Demystifying NI EHR Changes The Informatics Nurse NICER Coaching Podcast Blog Community About My Library Contact Us Login

Health Data for Health Insights

Yesterday, I ran a 5K starting and ending at the Boston Common and Public Garden. This was a flat course up and down Commonwealth Ave! A very Bostonian scenic tour by foot if you will.

As I was running the race, I kept a close eye on my pace via my Apple Watch. I wanted to reach a sub 11 minute mile and knew it would be a challenge for me. So, the frequent checks to my watch kept me informed about how I was doing along the 3.1 mile course. 

I tracked the distance to see how much longer I would mentally need to prepare for at the pace. 

I watched my heart rate to see where it fell as I was starting to feel like it was getting hard to keep up with that pace. 

I also analyzed my results after finishing to see how I did across the three miles in terms of a pace. (I ended up at a 11 minute, 7 second average pace). 

Then last night, I reviewed my last several months of speed in a longitudinal manner. 

I am sharing all of this with you because we now have more data and information available to us than we have before. Ten years ago I ran without any sort of health data tool to help me make decisions.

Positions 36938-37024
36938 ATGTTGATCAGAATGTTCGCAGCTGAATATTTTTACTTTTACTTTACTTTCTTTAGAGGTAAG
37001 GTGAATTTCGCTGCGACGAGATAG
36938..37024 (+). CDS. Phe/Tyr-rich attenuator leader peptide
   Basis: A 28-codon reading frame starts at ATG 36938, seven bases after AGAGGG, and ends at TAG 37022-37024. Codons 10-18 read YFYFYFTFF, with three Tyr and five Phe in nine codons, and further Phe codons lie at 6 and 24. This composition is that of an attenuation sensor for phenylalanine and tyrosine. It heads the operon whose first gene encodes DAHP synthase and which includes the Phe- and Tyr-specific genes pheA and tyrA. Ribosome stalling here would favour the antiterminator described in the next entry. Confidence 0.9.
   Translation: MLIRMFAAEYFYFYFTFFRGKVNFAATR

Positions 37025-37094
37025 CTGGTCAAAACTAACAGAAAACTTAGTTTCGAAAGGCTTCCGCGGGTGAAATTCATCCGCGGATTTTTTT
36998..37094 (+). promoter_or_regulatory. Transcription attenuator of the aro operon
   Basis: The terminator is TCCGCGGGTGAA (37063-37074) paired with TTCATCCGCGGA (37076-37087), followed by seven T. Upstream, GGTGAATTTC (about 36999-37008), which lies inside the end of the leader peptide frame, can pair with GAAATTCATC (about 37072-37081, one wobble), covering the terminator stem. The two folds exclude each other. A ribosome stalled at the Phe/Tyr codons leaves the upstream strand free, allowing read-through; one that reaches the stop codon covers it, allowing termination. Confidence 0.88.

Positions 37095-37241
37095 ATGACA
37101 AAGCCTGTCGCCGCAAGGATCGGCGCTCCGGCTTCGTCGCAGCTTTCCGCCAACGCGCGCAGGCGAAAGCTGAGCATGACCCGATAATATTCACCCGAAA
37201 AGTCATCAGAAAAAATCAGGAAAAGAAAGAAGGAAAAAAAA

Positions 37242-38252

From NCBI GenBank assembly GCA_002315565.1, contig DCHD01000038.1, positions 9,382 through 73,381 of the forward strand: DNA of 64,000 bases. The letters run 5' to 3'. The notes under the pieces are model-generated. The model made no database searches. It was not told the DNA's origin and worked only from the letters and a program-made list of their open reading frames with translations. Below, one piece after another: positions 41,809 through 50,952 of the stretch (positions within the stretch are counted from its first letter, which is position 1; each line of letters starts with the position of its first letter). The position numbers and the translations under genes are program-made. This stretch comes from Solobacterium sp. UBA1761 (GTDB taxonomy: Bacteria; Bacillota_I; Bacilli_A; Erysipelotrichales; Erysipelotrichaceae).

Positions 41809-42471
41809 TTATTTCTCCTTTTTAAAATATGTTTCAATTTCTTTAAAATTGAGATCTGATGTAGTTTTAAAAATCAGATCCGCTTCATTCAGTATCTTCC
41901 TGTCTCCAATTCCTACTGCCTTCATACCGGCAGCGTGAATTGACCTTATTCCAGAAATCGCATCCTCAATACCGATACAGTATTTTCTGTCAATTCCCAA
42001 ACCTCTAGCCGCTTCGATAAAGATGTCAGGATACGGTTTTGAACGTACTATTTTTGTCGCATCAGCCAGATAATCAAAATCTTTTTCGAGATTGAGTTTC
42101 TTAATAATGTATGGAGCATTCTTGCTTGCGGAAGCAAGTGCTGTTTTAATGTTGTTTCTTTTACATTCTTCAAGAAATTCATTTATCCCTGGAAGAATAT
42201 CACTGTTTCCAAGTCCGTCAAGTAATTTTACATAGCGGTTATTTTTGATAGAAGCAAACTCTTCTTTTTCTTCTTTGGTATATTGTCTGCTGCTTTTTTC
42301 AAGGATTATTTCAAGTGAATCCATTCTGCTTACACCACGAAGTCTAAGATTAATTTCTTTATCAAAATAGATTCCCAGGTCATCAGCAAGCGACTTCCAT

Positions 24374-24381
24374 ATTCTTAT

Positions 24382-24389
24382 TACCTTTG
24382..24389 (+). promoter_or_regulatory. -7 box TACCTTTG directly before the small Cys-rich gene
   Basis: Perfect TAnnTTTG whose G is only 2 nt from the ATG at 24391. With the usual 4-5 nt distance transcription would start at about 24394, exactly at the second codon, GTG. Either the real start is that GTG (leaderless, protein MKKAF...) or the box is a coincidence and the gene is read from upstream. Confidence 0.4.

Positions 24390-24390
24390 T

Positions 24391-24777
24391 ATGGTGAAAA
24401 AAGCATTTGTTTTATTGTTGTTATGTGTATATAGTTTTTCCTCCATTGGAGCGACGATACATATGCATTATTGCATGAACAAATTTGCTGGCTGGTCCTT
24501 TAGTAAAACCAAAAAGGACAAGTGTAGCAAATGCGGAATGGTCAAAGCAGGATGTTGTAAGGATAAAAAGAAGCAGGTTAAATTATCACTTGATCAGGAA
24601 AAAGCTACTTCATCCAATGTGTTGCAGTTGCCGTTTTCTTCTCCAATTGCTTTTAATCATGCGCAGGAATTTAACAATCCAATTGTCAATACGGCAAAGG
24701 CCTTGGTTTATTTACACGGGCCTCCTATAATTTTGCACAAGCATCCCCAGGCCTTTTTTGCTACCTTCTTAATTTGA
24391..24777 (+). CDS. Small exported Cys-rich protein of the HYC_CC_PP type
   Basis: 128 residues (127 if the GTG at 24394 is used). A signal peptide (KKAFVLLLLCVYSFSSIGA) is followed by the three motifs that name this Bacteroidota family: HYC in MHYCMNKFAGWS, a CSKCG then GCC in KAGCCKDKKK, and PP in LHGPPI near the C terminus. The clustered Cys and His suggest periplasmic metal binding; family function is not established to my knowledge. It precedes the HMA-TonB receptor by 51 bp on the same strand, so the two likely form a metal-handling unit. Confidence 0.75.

What we choose to do with it and how we use it to inform our own decisions is primarily an independent personal act in these types of scenarios.

However, there are many scenarios where having access to this data can help in ways that we could not leverage before as nurses and healthcare professionals. 

Data are tools that we have always depended upon. Yet, until we were engrossed in analyzing the data, information, knowledge, and wisdom needed for digitizing health records, this step was largely overlooked in the day to day sense.

Now, we are hyper aware due to the need for entering, collecting, communicating, accessing, storing and managing health data to manage the health of our patients, our families and ourselves.

While the health IT tools may for some seem disparate and disconnected from the act of care delivery, I would ask to consider the patient who is putting their trust in you to make the best decisions for their care using their health data. 

I would also ask you to consider how you would feel if you were that patient. 

So, the next time that you are curious about your own health data, be it your running data like myself or perhaps sleep data, heart rate data or any other data element, consider how meaningful that is and can be for someone that may really need an intervention to help them achieve their optimal health. 

How can we as nurses and for those in the informatics and health IT space currently, continue to find clinical integrations of our decision making through these tools in ways that we could not do before? 

Having the data is the first step but putting it to use is where we can make new, previously unaccessible, pathways for more informed personalized care.



50% Complete

iCare Community

Sign up for reminders of our monthly iCare Community networking and learning sessions. These occur on the 2nd Wednesday of every month at 7pm EST.